The third method is Committee Decides. Multiple families are allowed to view a file at the same time and if multiple families are ready to move forward then an agency committee chooses from among the potential families.
Pros: Committee Decides is the least popular method and it is easy to find people who are angry about it online. From my perspective, I’m not sure how “I saw her first!” is any more fair? Committee Decides is a child-centered method to find the best family for a child. While most of the young children with minor needs would thrive in any loving family, there are often instances where some families would be a better fit than others. If a child has a time-sensitive special need such as Thalassemia, isn’t better that they be matched with a family who is already DTC so that they can come home six months sooner than if the family who saw the child first was only starting on their home study? Wouldn’t a better family for a child who is deaf be a family who is already fluent in sign language and a part of the deaf community? How about older children? Wouldn’t the best family for an older child be a family who is experienced with the challenges of older child adoption and who has parented past the age of the child rather than a family with only younger children and just beginning their first adoption? So I will take the unpopular stance and say that I think this method is better for the children who are being placed.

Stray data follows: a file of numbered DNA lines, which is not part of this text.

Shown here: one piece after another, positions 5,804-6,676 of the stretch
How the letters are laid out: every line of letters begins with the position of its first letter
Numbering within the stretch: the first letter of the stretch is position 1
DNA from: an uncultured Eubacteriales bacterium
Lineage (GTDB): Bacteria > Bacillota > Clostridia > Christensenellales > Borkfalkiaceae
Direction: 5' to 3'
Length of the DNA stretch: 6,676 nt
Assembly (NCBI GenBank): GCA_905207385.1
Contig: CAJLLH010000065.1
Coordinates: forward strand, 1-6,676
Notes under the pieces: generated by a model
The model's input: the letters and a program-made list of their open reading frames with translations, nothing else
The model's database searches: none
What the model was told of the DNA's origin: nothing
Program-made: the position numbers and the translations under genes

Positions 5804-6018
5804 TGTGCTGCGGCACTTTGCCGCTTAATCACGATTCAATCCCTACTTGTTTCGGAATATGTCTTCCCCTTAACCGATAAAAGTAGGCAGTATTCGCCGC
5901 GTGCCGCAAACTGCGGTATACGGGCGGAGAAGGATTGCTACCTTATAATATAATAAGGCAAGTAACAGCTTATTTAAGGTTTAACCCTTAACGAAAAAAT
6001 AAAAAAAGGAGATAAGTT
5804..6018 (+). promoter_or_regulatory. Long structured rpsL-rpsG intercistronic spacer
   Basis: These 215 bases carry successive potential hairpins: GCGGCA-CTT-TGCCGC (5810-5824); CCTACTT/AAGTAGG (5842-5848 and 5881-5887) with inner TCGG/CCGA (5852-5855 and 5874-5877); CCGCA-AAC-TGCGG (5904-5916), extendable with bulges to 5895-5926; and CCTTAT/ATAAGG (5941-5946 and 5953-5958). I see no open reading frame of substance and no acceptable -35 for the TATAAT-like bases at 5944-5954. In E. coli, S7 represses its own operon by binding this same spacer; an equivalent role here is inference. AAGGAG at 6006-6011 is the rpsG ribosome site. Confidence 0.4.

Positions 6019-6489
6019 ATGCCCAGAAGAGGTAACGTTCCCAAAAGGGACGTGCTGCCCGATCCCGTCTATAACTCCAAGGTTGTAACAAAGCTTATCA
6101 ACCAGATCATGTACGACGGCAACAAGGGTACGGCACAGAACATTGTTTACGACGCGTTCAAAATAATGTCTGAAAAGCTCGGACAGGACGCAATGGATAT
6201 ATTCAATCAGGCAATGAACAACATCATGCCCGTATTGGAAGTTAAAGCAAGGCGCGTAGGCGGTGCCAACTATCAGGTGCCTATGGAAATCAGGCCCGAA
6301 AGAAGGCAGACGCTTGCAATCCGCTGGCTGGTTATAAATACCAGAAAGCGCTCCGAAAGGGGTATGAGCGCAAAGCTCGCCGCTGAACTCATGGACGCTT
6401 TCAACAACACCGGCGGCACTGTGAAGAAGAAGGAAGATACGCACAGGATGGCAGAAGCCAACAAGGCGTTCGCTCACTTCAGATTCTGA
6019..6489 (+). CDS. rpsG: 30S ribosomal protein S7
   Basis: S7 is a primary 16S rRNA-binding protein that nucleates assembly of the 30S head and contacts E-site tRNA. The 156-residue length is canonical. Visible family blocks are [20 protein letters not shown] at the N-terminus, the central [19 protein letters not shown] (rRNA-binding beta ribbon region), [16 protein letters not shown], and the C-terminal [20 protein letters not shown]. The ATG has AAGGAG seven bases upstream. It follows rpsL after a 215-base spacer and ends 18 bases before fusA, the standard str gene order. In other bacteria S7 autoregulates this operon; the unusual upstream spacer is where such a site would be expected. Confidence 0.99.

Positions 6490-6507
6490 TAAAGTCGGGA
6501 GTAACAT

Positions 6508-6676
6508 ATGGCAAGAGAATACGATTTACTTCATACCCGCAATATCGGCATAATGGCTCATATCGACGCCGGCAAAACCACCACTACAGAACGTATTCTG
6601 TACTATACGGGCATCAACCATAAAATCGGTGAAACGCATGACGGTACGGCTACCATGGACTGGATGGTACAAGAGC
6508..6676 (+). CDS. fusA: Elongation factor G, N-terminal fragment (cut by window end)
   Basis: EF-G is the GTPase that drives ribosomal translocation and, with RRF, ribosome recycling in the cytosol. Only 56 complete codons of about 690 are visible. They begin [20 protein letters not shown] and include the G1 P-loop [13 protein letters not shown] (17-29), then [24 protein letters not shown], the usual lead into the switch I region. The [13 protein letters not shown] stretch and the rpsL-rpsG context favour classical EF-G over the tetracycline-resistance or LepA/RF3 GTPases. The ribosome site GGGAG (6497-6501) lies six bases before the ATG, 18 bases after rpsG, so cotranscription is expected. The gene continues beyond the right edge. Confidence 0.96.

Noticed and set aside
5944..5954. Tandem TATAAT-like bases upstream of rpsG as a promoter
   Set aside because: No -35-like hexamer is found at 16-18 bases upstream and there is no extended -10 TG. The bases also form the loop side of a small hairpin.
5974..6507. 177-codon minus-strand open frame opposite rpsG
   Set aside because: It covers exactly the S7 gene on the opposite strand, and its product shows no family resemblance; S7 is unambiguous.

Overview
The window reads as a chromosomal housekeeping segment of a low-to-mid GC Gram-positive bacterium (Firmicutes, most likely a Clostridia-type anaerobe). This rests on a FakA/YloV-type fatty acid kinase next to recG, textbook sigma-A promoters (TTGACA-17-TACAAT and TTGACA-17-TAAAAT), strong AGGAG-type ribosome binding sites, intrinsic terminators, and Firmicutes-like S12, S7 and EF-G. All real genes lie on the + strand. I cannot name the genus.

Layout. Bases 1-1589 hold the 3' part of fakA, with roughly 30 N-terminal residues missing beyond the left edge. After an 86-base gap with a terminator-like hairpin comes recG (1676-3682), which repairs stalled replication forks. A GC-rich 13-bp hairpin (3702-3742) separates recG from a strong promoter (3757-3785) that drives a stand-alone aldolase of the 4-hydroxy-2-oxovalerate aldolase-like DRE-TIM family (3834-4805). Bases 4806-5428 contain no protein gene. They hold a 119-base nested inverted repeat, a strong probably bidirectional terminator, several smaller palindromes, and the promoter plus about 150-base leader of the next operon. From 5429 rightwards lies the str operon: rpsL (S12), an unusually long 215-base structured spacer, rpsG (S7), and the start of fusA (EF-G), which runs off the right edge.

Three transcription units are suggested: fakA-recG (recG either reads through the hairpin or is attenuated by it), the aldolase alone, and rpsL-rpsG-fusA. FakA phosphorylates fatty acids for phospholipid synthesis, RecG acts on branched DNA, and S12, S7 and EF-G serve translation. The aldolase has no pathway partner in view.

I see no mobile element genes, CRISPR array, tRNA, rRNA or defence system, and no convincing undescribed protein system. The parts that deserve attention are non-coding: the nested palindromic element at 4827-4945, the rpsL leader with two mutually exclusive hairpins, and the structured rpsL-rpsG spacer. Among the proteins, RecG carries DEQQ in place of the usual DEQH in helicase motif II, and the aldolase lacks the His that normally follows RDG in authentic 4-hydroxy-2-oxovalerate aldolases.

Cons: I will also acknowledge the serious flip side to this method, which is that it is harder on the potential families. It is very common for people to feel emotionally connected to a child from the first moment they see the picture. I can understand how devastating it must be to feel deep in your heart that this is your child, and now a committee is telling you that there is another family better for the child than yours. Not only is it a loss, but it comes as a veiled insult. If you feel you can’t handle the heartbreak of a committee deciding that you aren’t the best family for a child then it is important to know which agencies use this method and avoid their photolistings.
Next week we will look at more general agency considerations for those families which prefer to choose an agency first.